Cisco Access Control Lists (ACLs)
Access control lists (ACLs) can be used for two purposes on Cisco devices: to filter traffic and to identify traffic.
Cisco provides basic traffic filtering capabilities with access control lists (also referred to as access lists). Access lists can be configured for all routed network protocols (IP, AppleTalk, and so on) to filter the packets of those protocols as the packets pass through a router.
You can configure access lists at your router to control access to a network: access lists can prevent certain traffic from entering or exiting a network.
Access lists filter network traffic by controlling whether routed packets are forwarded or blocked at the router's interfaces. Your router examines each packet to determine whether to forward or drop the packet, on the basis of the criteria you specified within the access lists.
Access list criteria could be the source address of the traffic, the destination address of the traffic, the upper-layer protocol, or other information.
Note that sophisticated users can sometimes successfully evade or fool basic access lists because no authentication is required.
Why do you need to configure Cisco ACLs? For example, you can use access lists to restrict contents of routing updates or to provide traffic flow control. One of the most important reasons to configure access lists is to provide security for your network.
You should use access lists to provide a basic level of security for accessing your network. If you do not configure access lists on your router, all packets passing through the router could be allowed onto all parts of your network.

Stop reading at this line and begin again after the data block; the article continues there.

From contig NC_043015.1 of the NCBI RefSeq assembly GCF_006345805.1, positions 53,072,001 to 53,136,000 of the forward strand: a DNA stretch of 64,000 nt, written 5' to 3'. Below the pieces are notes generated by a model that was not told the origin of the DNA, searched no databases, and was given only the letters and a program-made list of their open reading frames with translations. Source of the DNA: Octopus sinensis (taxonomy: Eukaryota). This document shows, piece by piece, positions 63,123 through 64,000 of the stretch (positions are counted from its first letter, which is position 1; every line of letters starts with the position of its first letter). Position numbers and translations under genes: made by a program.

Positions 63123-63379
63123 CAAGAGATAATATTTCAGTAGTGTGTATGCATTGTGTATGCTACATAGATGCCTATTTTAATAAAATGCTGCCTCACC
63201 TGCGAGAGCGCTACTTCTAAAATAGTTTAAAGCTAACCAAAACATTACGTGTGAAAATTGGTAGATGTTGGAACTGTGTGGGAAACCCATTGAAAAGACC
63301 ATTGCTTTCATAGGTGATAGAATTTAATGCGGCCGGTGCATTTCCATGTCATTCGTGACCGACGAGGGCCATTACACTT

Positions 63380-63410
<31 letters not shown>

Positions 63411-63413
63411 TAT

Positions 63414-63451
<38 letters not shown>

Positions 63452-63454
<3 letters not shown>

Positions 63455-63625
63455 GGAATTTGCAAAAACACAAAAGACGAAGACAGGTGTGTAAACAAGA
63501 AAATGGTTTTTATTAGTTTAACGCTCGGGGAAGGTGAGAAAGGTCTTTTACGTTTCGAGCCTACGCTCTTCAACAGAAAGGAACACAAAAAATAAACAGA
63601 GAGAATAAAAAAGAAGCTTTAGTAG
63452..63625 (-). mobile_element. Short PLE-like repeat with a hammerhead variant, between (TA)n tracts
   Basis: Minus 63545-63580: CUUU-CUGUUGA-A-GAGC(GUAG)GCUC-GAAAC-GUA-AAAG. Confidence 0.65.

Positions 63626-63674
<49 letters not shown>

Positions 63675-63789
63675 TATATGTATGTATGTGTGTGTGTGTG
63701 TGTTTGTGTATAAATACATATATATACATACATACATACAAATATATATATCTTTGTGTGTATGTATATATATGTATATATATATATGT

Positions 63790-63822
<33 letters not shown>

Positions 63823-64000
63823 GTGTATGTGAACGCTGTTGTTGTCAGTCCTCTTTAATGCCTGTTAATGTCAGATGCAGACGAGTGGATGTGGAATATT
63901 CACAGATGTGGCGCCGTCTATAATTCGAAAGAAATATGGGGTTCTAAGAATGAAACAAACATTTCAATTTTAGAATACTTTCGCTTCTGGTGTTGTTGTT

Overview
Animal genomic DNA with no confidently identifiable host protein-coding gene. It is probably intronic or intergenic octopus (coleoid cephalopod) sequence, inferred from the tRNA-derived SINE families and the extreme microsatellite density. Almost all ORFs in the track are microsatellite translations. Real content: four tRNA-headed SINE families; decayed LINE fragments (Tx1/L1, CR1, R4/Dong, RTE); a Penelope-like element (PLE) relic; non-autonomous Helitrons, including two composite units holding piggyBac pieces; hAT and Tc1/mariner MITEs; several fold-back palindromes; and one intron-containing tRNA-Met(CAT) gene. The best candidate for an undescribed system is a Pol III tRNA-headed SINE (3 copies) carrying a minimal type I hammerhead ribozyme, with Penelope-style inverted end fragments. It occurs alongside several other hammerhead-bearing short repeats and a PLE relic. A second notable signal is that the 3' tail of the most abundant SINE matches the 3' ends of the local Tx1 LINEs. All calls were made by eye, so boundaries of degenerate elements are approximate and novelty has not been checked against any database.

Access lists can allow one host to access a part of your network and prevent another host from accessing the same area. In the follow-up figure, host A is allowed to access the Human Resources network, and host B is prevented from accessing the Human Resources network.
You can also use access lists to decide which types of traffic are forwarded or blocked at the router interfaces. For example, you can permit e-mail traffic to be routed, but at the same time block all Telnet traffic.
Access lists should be used in "firewall" routers, which are often positioned between your internal network and an external network such as the Internet. You can also use access lists on a router positioned between two parts of your network, to control traffic entering or exiting a specific part of your internal network.
To provide the security benefits of access lists, you should at a minimum configure access lists on border routers—routers situated at the edges of your networks. This provides a basic buffer from the outside network, or from a less controlled area of your own network into a more sensitive area of your network.
On these routers, you should configure access lists for each network protocol configured on the router interfaces. You can configure access lists so that inbound traffic or outbound traffic or both are filtered on an interface.
Access lists must be defined on a per-protocol basis. In other words, you should define access lists for every protocol enabled on an interface if you want to control traffic flow for that protocol.
Full Guide of Cisco Access Lists from http://www.cisco.com/en/US/docs/ios/12_2/security/configuration/guide/scfacls.html